Two reviews deal with modeling of disease in the laboratory mouse. Jesse Riordan and Joe Nadeau describe non-alcoholic fatty liver disease (NAFLD) modeling in the mouse and how well-defined model systems can be used to understand the transition in some individuals from this relatively mild state to the more serious pathologies of non-alcoholic steatohepatitis (NASH) and further to liver cancer. Michelle Goldsworthy and Paul Potter discuss the use of the mouse in modeling aging-related diseases, describing the Harwell aging mutagenesis screens.

In the last section, we have four articles on metabolic phenotyping in the mouse. The mouse remains an important model in metabolism and is being used to understand the function of individual genes, for example, in the study of candidate genes identified from human genome wide association studies (GWAS) and in more systematic programs to link phenotypes to genes by the international mouse phenotyping consortium (IMPC). Metabolic phenotyping requires the application of techniques on mice that are well defined in terms of genetics and environment and that use standardized operating procedures—if the results are to be robust and reproducible. The rigorous application of the ARRIVE guidelines (Kilkenny et al. (2010)), for example, should help in the generation of accurate preclinical data that can be used to further our understanding of metabolic disease and develop new therapeutic opportunities. Robust animal studies are essential (for further discussion see, for example, Perrin (2014)) and these reviews address some of these issues. The reviews by Jan Rozman et al. and Hui-Young Lee et al. cover many of the standardized metabolic phenotyping procedures used in the mouse. Curtis Hughey et al. discuss sophisticated approaches to assessing glucose homeostasis in the conscious mouse and explore some of the issues around study design, test selection, and interpretation of data. Finally, Steven Ciciotte et al. describe techniques for imaging the whole mouse pancreas, which are important in understanding the role of the islet in diabetes progression.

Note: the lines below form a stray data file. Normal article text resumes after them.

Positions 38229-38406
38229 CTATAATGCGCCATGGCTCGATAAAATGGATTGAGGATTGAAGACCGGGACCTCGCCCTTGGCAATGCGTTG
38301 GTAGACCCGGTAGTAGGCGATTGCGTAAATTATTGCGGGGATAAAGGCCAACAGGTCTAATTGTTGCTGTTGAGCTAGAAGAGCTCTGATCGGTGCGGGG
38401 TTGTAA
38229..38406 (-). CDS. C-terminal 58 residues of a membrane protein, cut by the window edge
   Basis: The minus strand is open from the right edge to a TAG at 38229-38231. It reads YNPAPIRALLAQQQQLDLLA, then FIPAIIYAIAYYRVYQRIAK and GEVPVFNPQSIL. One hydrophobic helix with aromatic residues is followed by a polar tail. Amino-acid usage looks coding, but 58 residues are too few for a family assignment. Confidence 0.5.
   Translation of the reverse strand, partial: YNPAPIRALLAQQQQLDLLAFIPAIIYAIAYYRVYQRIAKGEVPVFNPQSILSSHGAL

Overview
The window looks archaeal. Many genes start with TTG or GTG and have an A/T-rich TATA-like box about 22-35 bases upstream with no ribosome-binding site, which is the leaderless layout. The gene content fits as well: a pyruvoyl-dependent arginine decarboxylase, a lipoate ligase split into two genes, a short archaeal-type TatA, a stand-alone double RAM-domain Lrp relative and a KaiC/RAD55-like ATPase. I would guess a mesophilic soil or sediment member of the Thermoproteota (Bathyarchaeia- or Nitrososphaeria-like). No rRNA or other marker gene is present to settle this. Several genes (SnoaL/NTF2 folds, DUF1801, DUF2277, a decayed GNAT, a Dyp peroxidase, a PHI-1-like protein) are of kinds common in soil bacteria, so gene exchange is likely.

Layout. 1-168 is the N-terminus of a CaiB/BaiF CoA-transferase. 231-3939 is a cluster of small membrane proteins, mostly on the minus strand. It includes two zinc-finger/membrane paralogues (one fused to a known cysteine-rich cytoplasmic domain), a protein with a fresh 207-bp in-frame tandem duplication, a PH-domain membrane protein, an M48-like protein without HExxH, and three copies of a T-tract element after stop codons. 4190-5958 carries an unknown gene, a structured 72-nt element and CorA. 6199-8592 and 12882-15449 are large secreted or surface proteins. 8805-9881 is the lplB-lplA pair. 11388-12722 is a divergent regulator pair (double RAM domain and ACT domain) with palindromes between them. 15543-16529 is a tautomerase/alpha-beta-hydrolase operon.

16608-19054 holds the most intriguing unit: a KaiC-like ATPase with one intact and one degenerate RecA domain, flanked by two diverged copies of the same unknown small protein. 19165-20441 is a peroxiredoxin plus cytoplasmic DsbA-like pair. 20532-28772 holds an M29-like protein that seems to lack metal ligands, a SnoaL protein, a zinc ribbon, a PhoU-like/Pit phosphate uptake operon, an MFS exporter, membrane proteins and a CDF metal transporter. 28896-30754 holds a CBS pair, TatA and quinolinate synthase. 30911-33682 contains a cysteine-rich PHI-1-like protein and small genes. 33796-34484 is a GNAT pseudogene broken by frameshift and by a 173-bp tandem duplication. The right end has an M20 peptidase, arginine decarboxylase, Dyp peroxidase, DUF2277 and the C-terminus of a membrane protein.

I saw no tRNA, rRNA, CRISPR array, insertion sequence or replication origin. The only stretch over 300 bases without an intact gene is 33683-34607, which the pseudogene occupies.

I hope that you enjoy the reviews that we have collected for this special issue of Mammalian Genome and that they provide a sense of the potential for a greater understanding of metabolism that can be obtained through a proper consideration of the genetics and physiology of mammalian organisms.


  1. Kilkenny C, Browne WJ, Cuthill IC, Emerson M, Altman DG (2010) Improving bioscience research reporting: the ARRIVE guidelines for reporting animal research. PLoS Biol 8(6):1000412. doi: 10.1371/journal.pbio.1000412 CrossRefGoogle Scholar
  2. Perrin S (2014) Make mouse studies work. Nature 507:423–425PubMedCrossRefGoogle Scholar

Copyright information

© Springer Science+Business Media New York 2014

Authors and Affiliations

  1. 1.Mammalian Genetics UnitMRC HarwellHarwell OxfordUK